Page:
In Blithe Hollow, Norman Babcock (voice of Kodi Smit-McPhee) is a boy with an odd gift; he can see and talk to ghosts. To Norman, it’s nothing scary, but it freaks out everyone else, including his family. They don’t seem to believe him, though it’s hinted that this sort of thing runs in the family. It’s worse at school, where Norman is bullied constantly, especially by Alvin (Christopher Mintz-Plasse), a presumably tough kid that has a great combination of disgusting and creepy. The only person who believes in Norman’s gift is his friend Neil (Tucker Albrizzi), a kid who gets bullied for being fat. Through events that are best not spoiled in a review, Norman starts having visions of his town’s past and has to figure out how to save everyone from a three hundred year old witch’s curse.
Between ParaNorman and Frankenweenie, this has been quite a year to introduce kids to horror films. While Frankenweenie has more references toward the classic Universal monster era, ParaNorman has frequent references to more modern slasher and zombie flicks. Halloween is constantly referenced, from the movie Norman is watching the opening scene to his ringtone. Norman’s room is covered in zombie posters and toys. I would love a pair of those slippers.
Between the film references, zombie hijinks and Norman’s companions bringing their unique personalities along for the ride, the laughs are fun but not constant. While The Pirates! was a laugh a minute, ParaNorman keeps the jokes high in the beginning and they cool down when our characters are in more perilous situations. This works because Norman seems like a more serious kid, often we’re laughing with him. The climactic moments are too powerful for comic relief.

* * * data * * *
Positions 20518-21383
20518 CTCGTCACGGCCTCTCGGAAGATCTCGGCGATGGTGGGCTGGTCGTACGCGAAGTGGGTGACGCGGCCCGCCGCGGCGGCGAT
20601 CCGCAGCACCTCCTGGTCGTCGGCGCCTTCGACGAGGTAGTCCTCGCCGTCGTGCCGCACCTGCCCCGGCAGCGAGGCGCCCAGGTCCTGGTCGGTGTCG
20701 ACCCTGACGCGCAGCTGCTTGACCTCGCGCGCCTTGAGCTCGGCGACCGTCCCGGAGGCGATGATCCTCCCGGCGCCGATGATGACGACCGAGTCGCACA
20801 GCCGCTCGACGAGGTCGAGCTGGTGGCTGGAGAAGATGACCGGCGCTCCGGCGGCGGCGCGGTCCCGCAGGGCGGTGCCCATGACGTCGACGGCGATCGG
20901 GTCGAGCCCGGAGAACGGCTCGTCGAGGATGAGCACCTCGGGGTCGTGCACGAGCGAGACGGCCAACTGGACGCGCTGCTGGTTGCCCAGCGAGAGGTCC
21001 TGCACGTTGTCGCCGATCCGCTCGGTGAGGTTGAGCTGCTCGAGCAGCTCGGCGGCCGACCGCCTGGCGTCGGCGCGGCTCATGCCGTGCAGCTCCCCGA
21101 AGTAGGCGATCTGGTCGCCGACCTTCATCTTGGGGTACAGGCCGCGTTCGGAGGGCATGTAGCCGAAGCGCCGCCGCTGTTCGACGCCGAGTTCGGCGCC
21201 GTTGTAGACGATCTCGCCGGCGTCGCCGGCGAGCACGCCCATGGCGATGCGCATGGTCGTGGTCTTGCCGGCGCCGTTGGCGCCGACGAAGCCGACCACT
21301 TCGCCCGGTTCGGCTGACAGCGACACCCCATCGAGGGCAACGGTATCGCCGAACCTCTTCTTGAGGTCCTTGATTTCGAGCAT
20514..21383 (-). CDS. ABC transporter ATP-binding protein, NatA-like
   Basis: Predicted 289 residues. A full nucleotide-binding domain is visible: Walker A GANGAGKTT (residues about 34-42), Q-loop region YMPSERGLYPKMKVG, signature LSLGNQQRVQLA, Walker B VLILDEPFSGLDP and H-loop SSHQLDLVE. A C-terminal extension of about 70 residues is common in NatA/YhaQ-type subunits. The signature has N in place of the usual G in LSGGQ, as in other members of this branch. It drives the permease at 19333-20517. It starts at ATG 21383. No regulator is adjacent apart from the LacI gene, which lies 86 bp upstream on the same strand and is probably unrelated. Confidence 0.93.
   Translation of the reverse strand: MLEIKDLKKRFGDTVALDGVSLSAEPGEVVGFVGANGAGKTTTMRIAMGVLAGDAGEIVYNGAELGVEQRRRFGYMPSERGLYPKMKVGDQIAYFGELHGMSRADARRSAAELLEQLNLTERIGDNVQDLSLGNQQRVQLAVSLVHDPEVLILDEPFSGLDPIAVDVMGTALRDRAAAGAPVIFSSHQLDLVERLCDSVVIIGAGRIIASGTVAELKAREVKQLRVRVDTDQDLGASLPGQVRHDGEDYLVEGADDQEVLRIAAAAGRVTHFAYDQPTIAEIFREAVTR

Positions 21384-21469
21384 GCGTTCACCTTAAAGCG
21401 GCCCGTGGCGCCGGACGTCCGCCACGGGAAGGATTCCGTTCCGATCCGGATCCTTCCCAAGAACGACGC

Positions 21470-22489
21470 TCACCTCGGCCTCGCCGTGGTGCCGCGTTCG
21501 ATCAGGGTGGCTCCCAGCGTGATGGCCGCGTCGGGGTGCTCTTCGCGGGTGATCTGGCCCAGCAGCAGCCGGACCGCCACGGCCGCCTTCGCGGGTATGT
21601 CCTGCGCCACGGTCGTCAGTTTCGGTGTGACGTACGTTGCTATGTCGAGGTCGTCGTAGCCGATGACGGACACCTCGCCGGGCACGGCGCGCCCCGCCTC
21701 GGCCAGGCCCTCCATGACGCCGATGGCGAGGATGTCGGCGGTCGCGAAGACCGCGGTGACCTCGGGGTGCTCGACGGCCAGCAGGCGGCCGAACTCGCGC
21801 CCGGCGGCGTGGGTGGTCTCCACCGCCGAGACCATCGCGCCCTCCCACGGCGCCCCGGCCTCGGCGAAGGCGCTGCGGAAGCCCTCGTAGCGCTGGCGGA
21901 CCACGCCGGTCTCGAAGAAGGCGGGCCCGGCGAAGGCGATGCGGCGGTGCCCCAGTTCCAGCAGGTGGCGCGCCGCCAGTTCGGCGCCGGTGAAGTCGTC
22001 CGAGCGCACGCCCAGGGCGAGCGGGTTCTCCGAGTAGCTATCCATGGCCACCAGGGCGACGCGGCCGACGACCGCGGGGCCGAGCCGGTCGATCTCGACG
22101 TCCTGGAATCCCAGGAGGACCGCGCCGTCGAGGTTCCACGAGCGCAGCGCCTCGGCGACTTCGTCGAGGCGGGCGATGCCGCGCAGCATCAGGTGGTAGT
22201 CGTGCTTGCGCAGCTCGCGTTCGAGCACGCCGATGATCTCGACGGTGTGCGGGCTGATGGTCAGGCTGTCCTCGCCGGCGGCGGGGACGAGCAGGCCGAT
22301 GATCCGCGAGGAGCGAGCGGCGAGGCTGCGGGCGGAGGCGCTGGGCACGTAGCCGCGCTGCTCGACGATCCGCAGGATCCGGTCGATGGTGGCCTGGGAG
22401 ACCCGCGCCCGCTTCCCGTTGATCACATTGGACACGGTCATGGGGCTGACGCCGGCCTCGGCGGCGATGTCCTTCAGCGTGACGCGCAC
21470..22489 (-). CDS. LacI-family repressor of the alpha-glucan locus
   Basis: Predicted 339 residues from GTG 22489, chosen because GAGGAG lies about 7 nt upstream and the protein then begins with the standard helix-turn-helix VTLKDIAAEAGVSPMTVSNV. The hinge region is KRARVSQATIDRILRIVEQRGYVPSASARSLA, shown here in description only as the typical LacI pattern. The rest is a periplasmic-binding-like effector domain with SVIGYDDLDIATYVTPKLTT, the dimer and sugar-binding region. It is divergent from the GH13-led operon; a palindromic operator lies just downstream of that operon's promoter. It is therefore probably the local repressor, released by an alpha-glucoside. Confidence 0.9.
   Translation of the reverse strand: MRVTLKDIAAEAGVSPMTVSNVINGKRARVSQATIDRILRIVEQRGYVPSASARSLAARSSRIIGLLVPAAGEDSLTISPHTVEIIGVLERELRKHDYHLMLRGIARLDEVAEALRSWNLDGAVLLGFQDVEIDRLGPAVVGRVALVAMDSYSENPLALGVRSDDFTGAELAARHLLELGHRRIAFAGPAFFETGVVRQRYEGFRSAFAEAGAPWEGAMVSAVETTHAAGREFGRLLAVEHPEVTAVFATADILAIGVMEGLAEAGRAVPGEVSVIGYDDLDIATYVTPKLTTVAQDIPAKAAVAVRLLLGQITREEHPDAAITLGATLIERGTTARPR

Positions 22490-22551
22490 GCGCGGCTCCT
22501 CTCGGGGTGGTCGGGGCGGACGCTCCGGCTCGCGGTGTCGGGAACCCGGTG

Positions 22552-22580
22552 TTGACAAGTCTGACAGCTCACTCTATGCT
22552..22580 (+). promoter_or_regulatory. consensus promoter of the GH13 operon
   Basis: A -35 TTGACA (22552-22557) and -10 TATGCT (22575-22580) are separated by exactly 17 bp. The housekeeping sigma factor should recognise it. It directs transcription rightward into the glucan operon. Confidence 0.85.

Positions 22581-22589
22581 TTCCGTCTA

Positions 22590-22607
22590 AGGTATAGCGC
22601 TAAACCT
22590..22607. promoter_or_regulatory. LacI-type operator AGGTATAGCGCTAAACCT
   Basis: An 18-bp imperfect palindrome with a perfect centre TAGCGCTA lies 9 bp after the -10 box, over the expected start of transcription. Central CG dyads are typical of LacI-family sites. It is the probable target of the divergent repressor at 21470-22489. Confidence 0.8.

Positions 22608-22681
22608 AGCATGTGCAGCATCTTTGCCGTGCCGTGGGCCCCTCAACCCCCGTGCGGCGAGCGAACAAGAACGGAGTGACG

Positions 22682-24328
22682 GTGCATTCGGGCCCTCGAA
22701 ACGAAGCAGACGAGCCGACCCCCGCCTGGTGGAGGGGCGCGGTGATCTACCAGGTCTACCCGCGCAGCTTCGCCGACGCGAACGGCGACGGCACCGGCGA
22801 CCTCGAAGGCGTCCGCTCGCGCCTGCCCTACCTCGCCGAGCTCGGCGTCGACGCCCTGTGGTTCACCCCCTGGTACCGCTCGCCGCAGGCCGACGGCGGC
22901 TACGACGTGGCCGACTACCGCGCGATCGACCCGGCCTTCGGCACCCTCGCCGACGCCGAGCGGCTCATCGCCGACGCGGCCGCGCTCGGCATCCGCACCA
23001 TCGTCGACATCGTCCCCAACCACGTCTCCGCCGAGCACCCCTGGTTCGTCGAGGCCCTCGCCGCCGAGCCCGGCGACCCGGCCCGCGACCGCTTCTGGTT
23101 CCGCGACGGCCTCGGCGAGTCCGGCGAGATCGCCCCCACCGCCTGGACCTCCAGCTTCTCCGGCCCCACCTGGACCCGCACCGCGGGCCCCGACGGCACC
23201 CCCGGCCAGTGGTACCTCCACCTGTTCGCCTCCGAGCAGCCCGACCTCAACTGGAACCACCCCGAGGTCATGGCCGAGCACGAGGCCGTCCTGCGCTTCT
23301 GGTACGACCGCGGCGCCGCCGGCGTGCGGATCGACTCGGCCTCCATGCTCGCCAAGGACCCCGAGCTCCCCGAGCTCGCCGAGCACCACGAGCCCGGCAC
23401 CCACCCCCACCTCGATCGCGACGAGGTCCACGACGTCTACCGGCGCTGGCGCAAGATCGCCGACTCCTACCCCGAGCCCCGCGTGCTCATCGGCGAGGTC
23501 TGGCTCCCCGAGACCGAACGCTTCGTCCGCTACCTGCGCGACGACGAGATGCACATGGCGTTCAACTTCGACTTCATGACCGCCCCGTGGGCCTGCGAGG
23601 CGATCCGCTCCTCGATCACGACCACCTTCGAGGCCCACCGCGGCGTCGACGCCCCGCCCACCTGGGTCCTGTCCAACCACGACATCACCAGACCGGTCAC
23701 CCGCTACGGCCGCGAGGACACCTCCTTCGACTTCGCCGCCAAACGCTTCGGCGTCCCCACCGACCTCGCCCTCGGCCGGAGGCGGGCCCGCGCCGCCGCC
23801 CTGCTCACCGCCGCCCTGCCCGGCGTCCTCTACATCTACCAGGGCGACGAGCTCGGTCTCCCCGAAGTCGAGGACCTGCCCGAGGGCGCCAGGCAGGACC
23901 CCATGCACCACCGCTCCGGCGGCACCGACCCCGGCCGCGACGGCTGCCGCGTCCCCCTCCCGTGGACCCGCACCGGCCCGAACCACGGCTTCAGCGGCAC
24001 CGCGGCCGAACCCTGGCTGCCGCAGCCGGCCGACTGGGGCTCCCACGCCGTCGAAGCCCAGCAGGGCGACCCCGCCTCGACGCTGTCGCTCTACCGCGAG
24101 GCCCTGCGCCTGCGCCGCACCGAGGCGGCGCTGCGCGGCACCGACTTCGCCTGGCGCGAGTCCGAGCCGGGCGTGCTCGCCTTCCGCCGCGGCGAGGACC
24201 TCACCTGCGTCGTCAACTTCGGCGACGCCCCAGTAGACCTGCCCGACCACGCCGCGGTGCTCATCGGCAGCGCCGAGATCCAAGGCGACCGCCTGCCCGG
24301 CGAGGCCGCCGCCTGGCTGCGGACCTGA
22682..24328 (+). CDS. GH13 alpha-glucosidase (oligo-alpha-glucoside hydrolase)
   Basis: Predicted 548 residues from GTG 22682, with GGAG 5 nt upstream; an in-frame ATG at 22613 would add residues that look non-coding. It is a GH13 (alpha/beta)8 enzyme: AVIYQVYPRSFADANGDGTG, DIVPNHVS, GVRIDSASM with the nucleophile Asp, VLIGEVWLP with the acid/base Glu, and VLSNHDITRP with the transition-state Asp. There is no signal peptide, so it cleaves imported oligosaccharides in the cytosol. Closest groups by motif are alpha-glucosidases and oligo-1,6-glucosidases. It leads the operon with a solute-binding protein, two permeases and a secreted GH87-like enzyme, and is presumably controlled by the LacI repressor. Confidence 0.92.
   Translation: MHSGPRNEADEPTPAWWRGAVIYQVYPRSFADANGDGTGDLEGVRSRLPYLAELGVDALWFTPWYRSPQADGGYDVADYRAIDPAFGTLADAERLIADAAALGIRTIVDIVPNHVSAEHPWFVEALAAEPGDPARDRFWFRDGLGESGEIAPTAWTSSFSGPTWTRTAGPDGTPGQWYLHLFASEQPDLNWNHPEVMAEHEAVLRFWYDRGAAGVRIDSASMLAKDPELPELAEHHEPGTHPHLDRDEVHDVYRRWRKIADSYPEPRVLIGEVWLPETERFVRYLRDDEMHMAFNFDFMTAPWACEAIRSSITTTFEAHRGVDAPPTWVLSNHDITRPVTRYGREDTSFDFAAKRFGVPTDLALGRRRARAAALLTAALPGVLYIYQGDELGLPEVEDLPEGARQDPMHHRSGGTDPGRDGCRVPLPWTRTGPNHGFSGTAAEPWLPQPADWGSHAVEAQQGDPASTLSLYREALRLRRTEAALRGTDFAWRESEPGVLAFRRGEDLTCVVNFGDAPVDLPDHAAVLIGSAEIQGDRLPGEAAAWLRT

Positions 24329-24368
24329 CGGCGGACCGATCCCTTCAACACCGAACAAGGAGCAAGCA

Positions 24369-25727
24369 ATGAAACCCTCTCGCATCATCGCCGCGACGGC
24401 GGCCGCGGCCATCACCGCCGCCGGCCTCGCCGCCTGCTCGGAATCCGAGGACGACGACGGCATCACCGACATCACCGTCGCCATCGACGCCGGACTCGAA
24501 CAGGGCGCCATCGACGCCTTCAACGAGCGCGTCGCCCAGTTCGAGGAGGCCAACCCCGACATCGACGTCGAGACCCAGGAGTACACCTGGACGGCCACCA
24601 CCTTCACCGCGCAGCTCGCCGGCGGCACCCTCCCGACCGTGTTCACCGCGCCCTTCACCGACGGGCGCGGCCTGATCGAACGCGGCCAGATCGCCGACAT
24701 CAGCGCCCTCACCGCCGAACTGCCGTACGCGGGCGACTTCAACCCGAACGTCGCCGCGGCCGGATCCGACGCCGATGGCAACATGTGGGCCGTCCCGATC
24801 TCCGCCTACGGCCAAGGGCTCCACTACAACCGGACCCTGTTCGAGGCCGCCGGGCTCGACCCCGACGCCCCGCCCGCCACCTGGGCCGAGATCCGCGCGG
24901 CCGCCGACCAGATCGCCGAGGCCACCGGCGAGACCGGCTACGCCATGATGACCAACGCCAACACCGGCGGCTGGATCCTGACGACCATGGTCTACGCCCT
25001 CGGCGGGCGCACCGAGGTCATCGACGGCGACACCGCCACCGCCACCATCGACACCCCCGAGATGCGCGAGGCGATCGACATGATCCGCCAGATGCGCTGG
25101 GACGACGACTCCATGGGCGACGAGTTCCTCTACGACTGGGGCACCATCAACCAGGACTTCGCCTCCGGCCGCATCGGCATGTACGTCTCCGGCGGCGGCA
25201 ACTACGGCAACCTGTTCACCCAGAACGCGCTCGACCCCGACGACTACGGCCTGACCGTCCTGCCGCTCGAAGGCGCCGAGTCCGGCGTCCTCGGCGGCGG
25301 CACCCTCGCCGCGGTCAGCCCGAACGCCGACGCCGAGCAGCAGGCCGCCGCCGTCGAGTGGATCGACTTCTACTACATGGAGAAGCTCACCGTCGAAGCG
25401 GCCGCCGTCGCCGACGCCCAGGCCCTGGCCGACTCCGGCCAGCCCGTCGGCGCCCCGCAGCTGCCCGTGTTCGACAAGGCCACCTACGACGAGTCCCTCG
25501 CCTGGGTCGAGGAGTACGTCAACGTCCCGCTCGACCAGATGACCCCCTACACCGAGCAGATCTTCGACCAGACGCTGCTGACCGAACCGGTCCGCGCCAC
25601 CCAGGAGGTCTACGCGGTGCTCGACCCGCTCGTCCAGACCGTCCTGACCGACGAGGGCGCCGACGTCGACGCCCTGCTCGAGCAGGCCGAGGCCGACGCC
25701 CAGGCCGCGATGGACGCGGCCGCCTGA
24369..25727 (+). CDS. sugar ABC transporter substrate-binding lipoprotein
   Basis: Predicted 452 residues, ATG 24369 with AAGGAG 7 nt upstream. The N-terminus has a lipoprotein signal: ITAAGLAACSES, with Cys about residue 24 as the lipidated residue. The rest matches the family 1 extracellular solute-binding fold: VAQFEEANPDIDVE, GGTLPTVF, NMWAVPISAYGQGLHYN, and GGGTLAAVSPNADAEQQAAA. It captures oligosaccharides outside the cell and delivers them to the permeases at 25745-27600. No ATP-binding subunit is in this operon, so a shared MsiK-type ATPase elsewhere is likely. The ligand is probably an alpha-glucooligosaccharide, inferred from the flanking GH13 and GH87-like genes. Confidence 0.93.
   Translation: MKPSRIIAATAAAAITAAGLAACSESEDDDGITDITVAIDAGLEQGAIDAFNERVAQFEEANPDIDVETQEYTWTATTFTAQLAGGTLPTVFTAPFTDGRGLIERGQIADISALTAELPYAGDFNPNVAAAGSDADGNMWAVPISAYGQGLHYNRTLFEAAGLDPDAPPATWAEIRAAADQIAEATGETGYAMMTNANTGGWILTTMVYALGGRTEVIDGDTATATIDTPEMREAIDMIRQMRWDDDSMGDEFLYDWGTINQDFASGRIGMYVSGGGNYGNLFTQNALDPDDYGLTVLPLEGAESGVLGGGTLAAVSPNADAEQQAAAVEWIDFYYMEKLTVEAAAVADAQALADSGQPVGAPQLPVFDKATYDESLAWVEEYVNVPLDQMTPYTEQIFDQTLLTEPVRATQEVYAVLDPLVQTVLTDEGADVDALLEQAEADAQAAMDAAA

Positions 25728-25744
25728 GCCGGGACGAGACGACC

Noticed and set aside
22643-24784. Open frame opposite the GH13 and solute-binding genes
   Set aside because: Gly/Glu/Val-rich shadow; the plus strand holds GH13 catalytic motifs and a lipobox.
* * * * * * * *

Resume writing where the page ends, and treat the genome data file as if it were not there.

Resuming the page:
A few images in ParaNorman may be a bit scary for the littlest ones. Some scenes feature zombies popping out of their graves, a ghost visiting Norman in a toilet and a powerful otherworldly being trying to attack Norman. While I didn’t find anything particularly scary, I was honestly blown away by the amazing effect of the witch’s face made out of swirling clouds in the sky. Whether it was CGI or not, I was genuinely impressed with all the animation and effects in this film.
Most animated films aren’t complete without a little lesson for the kids to grow on. Here, it’s primarily an anti-bullying message, both in a modern sense and shown with a historical perspective. There also seems to be brief messages about the importance of reading and history, which would have made Norman’s quest easier at one point.
Overall, ParaNorman is a fun family film with great horror bits. The story is engaging and smart, though it seems to get muddled around the third act. But best of all, the quality of animation and imagery is what secures its Oscar nomination. I really wish I shelled out my cash to see ParaNorman in 3D while it was in theaters. Such a visual feast.
“Mom, tell the Zombie to stop saying stuff about me!”